Host files aren’t working? Check out these procedures

Reading time icon 5 min. read

Readers help support Windows Report. We may get a commission if you buy through our links. Tooltip Icon

Read our disclosure page to find out how can you help Windows Report sustain the editorial team Read more

Hosts files issue

Chances are you are trying to bind certain name strings to specific IP addresses to override other name resolution methods. However, the browser cannot find the host file or the recently made changes simply refuse to take effect. How do you get the hosts files to work properly again?

All changes to hosts should take effect immediately. You shouldn’t think of rebooting your browser, your PC or performing any extra steps. However, unexpected issues do arise from time to time.

So, if you’re not entirely sure how you can solve this problem, we’re going to help you out. Just as always, there are several ways to tackle the issue effectively. Let’s get started.

What can I do when Hosts files aren’t working?

1. Basic troubleshooting steps

hosts file troubleshooting

  • Make sure your hosts file is named correctly. Double-check that it is hosts and not host or anything related.
  • The same goes for the extensions chapter. It should have no extension (hosts, not hosts.txt). If you have configured Windows to hide known extensions, uncheck the option.
  • Other users running into the same issue confirmed the error was related to the line endings. Therefore, changing the line endings to Windows format could make a difference. Usually, it’s the white space that messes with things since it’s so difficult to notice.

2. Drop the old data and ping localhost

how to ping localhost
If the changes are done correctly, you should see the results immediately. In spite of that, do keep in mind that Windows caches name resolution data. Therefore, the old records may still be used for a while.

Your next step should be to fire up a command prompt and type: ipconfig /flushdns to drop the old data. Try to ping localhost and see if it uses the correct IP (it should match what you put in the hosts file).

If it does, your hosts file is fine and the issue is elsewhere. If not, then you know for sure that the file is bad. Pay attention to where it goes. It might try ipv6, so the hosts file itself is broken. Remove everything from it and leave only your entry.

If you’re having trouble accessing Command Prompt as an admin, then you better take a closer look at this guide.

You can’t flush the DNS resolver cache? Check out this guide and learn how to do it.

3. Recreate the file with default permissions

recreate file

  1. Create a new text file on your desktop.
  2. Copy and paste the contents of your current hosts file into the new file in Notepad.
  3. Save it.
  4. Then, rename it to hosts.
  5. Copy the file to your %SystemRoot%System32driversetc. directory, and overwrite the old file.

If Windows continues to ignore the host file, recreate it with default permissions.

4. Add exceptions to proxy/disable the automatic configuration script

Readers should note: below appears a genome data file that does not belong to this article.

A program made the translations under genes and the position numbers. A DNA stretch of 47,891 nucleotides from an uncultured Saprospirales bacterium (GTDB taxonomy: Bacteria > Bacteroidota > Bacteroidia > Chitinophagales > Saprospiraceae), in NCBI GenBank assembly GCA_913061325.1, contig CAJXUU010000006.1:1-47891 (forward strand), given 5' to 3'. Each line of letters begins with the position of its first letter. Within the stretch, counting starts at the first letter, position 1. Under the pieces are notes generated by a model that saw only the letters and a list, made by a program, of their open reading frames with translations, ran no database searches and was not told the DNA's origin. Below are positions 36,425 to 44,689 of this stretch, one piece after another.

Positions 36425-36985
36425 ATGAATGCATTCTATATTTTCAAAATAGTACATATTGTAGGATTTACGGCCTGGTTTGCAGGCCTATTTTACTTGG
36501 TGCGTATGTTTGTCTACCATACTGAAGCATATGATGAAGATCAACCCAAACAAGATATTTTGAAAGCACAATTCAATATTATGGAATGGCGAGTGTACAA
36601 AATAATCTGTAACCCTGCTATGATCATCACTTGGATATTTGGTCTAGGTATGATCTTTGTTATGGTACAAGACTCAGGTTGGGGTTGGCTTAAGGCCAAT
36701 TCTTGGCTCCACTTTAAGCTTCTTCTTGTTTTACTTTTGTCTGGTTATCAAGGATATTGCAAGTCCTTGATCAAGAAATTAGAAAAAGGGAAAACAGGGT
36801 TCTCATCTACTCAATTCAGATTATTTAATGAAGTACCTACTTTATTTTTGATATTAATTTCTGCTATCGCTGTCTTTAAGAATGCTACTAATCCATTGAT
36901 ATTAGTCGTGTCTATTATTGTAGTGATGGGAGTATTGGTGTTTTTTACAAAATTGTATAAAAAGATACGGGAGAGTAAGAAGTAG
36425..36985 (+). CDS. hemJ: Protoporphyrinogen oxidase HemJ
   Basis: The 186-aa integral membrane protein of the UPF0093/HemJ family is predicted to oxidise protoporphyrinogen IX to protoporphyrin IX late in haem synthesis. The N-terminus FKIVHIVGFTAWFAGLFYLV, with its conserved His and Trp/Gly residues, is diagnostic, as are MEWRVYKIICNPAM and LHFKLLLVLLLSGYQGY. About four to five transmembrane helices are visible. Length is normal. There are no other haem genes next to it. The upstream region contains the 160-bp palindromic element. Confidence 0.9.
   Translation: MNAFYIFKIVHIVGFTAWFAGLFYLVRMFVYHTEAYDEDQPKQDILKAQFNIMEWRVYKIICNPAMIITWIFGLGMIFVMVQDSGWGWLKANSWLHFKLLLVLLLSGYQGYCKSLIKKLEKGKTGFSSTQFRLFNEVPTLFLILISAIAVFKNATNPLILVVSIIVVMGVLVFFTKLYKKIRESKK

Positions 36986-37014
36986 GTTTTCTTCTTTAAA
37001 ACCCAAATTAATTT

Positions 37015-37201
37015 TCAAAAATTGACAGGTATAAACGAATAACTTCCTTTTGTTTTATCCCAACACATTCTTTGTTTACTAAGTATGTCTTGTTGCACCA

Use automatic configuration script

  1. Follow this path Internet Explorer > Internet Options > Connections.
  2. Alternatively, press Windows key and type Configure proxy server.
  3. Click LAN settings.
  4. If everything is blank and Automatically detect settings is checked, then you aren’t using a proxy.
  5. If you do use one, you could add exceptions by returning into Connections > LAN settings.
  6. Click Proxy Server / Advanced next.
  7. You may now add your exceptions to the Exceptions text box.

If you have a proxy configured, the automatic proxy server configuration scripts can override the hosts file. One solution here is to configure it not to do this.

If you’d want, you can also disable the automatic configuration script. Just make sure to uncheck Use automatic configuration script.

Proxy server issues are pretty annoying. Make them a thing of the past with the help of this guide.

5. Check DNS address

check DNS address

  1. Enter into Network connections properties.
  2. Go to TCP/IP settings.
  3. Change the first DNS server to (localhost).
  4. Make sure the second remains your actual DNS IP.

You could also try doing a few changes in the DNS address department. They aren’t a must but may help if something is badly configured.

6. Create a new hosts file

open Notepad

  1. Open Windows Explorer as Administrator.
  2. Delete the hosts file.
  3. Open Notepad as Administrator too.
  4. Then, create a new hosts file.

Are you still experiencing the same problem? In that case, another effective solution is to create a new hosts file. Start from scratch, then add entries.

It comes a time when you try to migrate your website from one host to another. You clearly want to make sure the website is working properly before changing the domain’s settings, yet those hosts files don’t work.

Although there is no quick fix to this problem, you can try out the above suggestions. Moreover, you can share your views, feedback, and other queries related to hosts files in the comments area below.


More about the topics: files